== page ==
Mexicans Leery of Border 'Militarization,' Fear Confrontations

Mexicans dismiss U.S. plans to send National Guard troops to the border as another futile effort that will just fuel an already booming drug- and migrant-smuggling industry.

But with caravans of heavily armed Mexican soldiers racing around this violent border city — trying to regain control from feuding drug traffickers — some worry that the buildup of U.S. troops could lead to confrontations in an area where it is often difficult to tell where Mexico ends and the U.S. begins.

CountryWatch: Mexico

Tensions in both countries have been rising over increased border-area violence spawned by drug battles, a booming human-smuggling industry and recent border scuffles.

While Mexico has stepped up efforts at combating drug, weapons and people smugglers, it leaves its migrants alone; its citizens have the right to walk up to the border, and once they cross they are out of Mexican territory.

In January, Texas authorities hunting drug traffickers came across heavily armed men dressed in Mexican military garb and chased them back across the border. The Mexican government said the men were drug smugglers disguised as soldiers.

But U.S. officials say there have been less suspicious incursions. In many areas, the border isn't clearly marked, especially in remote stretches of desert from New Mexico to California where many migrants cross.

Homeland Security Secretary Michael Chertoff has estimated that Mexican soldiers cross into the United States about 20 times a year, mostly by accident. Mexican authorities sometimes complain of U.S. officials crossing the line.

While troops are common in Nuevo Laredo, much of the Mexican side isn't patrolled, aside from the occasional military checkpoints searching for drugs and weapons.

Even so, Blanca Estela Aguilar, a 24-year-old party services saleswoman in Nuevo Laredo, said she believes scuffles between the two sides are likely.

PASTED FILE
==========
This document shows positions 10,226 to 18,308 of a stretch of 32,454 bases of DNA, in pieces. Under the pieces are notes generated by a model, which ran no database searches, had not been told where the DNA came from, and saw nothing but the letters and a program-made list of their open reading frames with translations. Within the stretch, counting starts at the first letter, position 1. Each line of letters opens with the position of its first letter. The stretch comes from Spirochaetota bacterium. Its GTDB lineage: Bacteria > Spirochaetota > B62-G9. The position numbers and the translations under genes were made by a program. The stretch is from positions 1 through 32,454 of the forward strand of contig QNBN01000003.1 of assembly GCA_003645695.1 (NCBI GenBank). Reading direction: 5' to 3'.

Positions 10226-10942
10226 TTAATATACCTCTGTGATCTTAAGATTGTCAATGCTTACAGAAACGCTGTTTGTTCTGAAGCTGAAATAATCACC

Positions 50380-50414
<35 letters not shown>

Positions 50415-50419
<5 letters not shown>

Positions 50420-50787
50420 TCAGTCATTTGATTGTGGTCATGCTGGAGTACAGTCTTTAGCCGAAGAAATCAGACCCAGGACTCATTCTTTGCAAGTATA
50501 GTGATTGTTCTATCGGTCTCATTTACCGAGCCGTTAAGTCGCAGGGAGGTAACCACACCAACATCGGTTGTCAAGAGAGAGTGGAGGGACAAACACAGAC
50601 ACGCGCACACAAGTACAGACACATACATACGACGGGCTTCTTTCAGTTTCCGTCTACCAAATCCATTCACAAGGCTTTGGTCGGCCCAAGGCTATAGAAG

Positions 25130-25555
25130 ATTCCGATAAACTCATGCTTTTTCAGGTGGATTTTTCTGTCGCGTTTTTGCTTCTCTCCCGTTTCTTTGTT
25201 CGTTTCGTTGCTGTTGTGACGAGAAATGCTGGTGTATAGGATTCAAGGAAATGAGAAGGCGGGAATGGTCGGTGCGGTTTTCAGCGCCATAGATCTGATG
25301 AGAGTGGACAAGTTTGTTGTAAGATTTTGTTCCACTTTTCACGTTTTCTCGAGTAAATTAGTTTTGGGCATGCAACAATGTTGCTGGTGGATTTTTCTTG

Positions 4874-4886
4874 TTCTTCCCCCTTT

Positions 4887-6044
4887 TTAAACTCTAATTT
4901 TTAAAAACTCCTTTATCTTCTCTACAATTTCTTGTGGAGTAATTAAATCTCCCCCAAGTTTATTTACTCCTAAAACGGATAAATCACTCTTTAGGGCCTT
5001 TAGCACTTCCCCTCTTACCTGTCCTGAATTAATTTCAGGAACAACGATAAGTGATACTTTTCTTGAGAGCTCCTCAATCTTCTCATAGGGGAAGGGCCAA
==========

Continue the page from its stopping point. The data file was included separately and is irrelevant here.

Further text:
"We are going to see a confrontation between troops over there and police here," she predicted. "It could be in the long or short term, but it will happen. And many people are likely to die."

Mexican President Vicente Fox has expressed concern about the U.S. plan, telling U.S. President George W. Bush in a weekend phone call that he would like to see a more "comprehensive" reform that respects human rights and allows for the orderly, legal movement of people across the border.

Fox's government said this week it will file lawsuits in U.S. courts if Guard troops themselves arrest migrants. But presidential spokesman Ruben Aguilar said Wednesday that Mexico respects the U.S. decision to send the soldiers and that "it's not about militarizing" the border.

Roberto Madrazo, one of three main presidential candidates, disagreed.

"We aren't going to solve the migration problem with the army," he said during a campaign appearance Tuesday. "Militarizing the border seems like another bad idea by the U.S. government. It's just going to slow the delivery of a lot of goods."

Newspapers here have referred to use of the Guard as a "lite" militarization.

Ken Roth, the executive director of New York-based Human Rights Watch, told a news conference in Mexico City on Wednesday that said he was "deeply concerned about the idea of militarizing the border."

"Whenever you introduce troops — and the National Guard are troops — you risk abuse," he said. "The Bush administration has not been terribly good at giving signals to the military about the proper treatment of people in custody."

Nuevo Laredo City Council member Jose Francisco Chavira said he's considering organizing a boycott of U.S. goods to protest the plan.

"I see it as an act of intimidation, an act that is part of a plan to build a giant wall along the border, like Bush wants," he said.